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  86. 86. _84 lorne covington INTERACTIVE PARTICIPATORY ARTIST NOIRFLUX.COM Lorne Covington is an independent interaction artist who develops projects for science and technology museums in New York State. By using technology such as Kinect, projectors, screens, and programming, Lorne has been able to envision new experiences through gestural and skeletal tracking. I visited Lorne’s studio to see his environment and learn more about what has brought him to the work he’s involved with today. Lorne has not only worked in participatory art, but is also a software developer, worked in high tech, robotics, and has studied animal behavior as an oceanographer. INTERACTIONS SHOULD BE NATURAL the first time made.
  87. 87. 85_ WHAT KIND OF WORK DO YOU DO? WHAT WORK HAVE YOU DONE IN THE PAST? About 4 years ago, I moved to Syracuse about and became a reclusive artist in my studio. I want everything to be ideally interactive from the first interaction. This goes into a lot of user experience and psychology. I was working in the high tech industry and spent many years managing product development. I was also an oceanographer for 4 years exploring the world. About 5 years ago, I got back into art and became interested in large, participatory art. WHAT GOT YOU STARTED? HAS SCIENCE FICTION INFLUENCED YOU IN OTHER WAYS? In 1981, I took a 3 year stint to start an interactive video company. This is a time when multimedia meant synchronized slide projectors. We thought we were 5 years ahead of our time. We did things called video disc players before they came out. I was working with producer Michael Phillips from Close Encounters of the Third Kind. His production studio was interested and wanted to use it. Then the PC came out and we lost to the new competition, IBM. Then, the only party interested was the government for military training so we pulled the plug. We wanted to make interactive films. I used to do 16millimeter films as a teenager and the key thing for me was that I grew up across the street from a large theatre with a huge screen. I would go and see movies that were larger than anything else and it felt like you were inside. That was a tremendous influence.
  88. 88. _86 WHAT IS YOUR APPROACH TO INTEGRATING NEW TECHNOLOGY? From the beginning, I have always been interested in the development of a narrative in the process not for storytelling but for exploratory learning. I want something with great personal involvement. Particularly if it touches you in your personal space. That has a hook - that has an emotional, visceral hook to it. I’ve been thinking a lot about how to allow someone to explore a situation on their own based on it’s own merits. WHAT DO YOU HOPE TO DO IN THE FUTURE WITH THIS TECHNOLOGY? We’re talking about doing a memorial for PAN AM flight 103 using virtual reality. You might walk through the plane, say who is this and know their story. It will personalize what happened and will help you explore the backstory and impact it had. WHAT PROJECTS ARE YOU WORKING ON? There’s one exhibition about the sun, and the other about quasi controlling a robot with your body. It’s not just an avatar, but he’ll become bored with you. The idea of this is to teach about space exploration and guided autonomy. The rovers on mars cannot be under direct control and make their own decisions due to the lag in communication.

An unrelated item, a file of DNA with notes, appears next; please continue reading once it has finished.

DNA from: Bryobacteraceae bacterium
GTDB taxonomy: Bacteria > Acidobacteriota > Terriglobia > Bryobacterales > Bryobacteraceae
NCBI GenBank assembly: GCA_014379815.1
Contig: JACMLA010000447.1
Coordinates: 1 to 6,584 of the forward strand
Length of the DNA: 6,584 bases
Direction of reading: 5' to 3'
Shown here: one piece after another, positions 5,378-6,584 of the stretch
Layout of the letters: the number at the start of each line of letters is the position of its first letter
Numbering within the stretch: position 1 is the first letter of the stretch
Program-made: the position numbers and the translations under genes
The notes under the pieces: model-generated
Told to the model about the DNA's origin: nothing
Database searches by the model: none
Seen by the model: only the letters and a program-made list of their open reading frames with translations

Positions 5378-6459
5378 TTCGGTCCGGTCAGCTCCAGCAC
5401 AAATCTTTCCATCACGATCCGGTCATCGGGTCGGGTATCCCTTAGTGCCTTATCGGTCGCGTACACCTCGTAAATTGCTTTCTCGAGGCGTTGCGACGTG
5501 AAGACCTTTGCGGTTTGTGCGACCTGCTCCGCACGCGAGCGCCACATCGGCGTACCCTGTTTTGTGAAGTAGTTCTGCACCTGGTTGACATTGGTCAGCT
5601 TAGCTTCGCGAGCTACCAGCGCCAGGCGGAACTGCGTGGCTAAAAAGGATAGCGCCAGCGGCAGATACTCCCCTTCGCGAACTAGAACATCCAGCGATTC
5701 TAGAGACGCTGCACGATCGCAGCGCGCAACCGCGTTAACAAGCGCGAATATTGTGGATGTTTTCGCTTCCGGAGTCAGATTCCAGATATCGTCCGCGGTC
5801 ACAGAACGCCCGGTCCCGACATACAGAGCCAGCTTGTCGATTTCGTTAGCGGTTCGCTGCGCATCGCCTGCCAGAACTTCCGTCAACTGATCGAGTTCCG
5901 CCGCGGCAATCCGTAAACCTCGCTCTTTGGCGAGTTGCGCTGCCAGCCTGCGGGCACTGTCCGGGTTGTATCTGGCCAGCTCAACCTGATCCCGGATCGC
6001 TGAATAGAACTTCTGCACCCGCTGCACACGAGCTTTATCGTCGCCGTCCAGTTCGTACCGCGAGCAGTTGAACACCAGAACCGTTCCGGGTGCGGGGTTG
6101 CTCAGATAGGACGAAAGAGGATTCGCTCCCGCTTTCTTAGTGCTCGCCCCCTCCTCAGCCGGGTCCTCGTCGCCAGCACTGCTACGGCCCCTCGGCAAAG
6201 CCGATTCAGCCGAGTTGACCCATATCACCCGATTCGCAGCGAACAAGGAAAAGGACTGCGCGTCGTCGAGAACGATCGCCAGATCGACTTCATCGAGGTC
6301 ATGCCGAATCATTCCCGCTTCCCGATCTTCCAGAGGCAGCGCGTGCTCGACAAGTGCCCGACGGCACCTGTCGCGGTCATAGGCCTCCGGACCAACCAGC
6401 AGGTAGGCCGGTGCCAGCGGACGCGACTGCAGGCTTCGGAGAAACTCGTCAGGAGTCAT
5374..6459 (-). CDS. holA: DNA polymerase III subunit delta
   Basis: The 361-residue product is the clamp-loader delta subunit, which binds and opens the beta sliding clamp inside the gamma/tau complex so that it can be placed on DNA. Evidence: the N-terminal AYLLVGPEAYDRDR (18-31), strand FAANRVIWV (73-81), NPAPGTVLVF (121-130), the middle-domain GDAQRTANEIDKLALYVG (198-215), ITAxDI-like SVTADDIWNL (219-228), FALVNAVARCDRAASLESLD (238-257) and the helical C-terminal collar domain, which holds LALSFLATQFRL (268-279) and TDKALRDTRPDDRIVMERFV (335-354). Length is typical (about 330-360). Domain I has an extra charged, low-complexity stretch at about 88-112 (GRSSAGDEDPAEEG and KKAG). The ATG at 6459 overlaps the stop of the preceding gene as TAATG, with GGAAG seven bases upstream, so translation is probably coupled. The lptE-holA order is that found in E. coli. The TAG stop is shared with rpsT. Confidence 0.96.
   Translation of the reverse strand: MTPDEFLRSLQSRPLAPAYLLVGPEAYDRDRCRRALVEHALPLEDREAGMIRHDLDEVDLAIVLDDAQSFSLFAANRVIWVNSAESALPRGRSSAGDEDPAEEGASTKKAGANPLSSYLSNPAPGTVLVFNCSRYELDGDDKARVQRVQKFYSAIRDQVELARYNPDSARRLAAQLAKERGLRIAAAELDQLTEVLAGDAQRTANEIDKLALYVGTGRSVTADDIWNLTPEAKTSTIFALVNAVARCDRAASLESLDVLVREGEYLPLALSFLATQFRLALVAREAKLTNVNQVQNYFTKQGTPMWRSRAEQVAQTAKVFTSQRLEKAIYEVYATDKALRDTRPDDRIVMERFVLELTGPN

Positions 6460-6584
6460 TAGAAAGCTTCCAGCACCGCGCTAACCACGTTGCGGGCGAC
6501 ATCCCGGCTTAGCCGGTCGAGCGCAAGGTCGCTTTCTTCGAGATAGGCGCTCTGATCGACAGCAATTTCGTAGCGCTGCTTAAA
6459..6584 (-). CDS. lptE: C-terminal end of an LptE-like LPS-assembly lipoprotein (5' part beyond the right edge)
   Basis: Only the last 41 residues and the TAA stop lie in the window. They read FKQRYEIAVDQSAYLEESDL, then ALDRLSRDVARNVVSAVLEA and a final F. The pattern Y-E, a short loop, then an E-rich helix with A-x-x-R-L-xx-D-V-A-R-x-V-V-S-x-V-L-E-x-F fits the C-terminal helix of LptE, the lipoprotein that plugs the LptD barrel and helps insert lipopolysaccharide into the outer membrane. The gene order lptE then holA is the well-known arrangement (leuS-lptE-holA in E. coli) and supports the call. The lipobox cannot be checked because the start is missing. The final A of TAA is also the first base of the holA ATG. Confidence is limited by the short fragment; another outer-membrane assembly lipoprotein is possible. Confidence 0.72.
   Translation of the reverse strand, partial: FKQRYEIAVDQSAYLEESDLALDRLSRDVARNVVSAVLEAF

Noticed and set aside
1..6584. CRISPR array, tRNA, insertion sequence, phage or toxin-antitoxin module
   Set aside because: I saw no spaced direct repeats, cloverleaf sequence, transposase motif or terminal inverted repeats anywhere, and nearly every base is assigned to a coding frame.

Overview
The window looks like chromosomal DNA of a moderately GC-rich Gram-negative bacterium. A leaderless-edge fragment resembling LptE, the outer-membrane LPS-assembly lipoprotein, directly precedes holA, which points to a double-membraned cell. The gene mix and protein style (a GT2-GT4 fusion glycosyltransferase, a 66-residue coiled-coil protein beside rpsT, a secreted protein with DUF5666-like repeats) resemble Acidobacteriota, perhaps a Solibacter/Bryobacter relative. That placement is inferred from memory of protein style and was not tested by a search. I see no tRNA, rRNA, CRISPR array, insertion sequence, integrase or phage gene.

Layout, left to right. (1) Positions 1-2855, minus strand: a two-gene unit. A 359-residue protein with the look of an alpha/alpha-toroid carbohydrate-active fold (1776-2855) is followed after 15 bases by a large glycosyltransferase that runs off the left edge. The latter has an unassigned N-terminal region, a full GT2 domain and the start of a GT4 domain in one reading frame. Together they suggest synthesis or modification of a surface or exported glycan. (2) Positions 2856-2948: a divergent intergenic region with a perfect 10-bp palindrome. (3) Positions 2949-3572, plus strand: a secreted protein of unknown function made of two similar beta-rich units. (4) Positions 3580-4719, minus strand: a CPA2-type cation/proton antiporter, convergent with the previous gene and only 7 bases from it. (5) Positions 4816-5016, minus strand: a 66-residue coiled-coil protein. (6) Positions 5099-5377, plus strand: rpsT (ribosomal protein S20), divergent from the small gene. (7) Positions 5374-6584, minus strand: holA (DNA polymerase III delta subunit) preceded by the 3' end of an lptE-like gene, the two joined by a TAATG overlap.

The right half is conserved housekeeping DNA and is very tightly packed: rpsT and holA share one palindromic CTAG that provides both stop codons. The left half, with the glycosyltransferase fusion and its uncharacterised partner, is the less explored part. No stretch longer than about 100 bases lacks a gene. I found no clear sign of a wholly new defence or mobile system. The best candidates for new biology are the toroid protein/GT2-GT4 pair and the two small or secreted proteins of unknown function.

89. 89. CONCLUSIONS HOW YOU SEE ME The Oculus Rift Head-Mounted Display is an immersive digital technology piece. However, while it immerses you in one digital environment, it isolates you in a physical world. WHAT I SEE Using powerful information networks, such as Wikipedia, Oculus Rift can be used to navigate pure visualizations of information. When I took off the Rift, it was disjointing to re-enter reality. WHAT THE COMPUTER SEES To position itself in space, Oculus Rift makes judgements about where it is based on the direction that your head is in and where your head moves. Covington attached an infared camera to the top of the Rift to locate the wearers hands in space for an interactive information space. 87_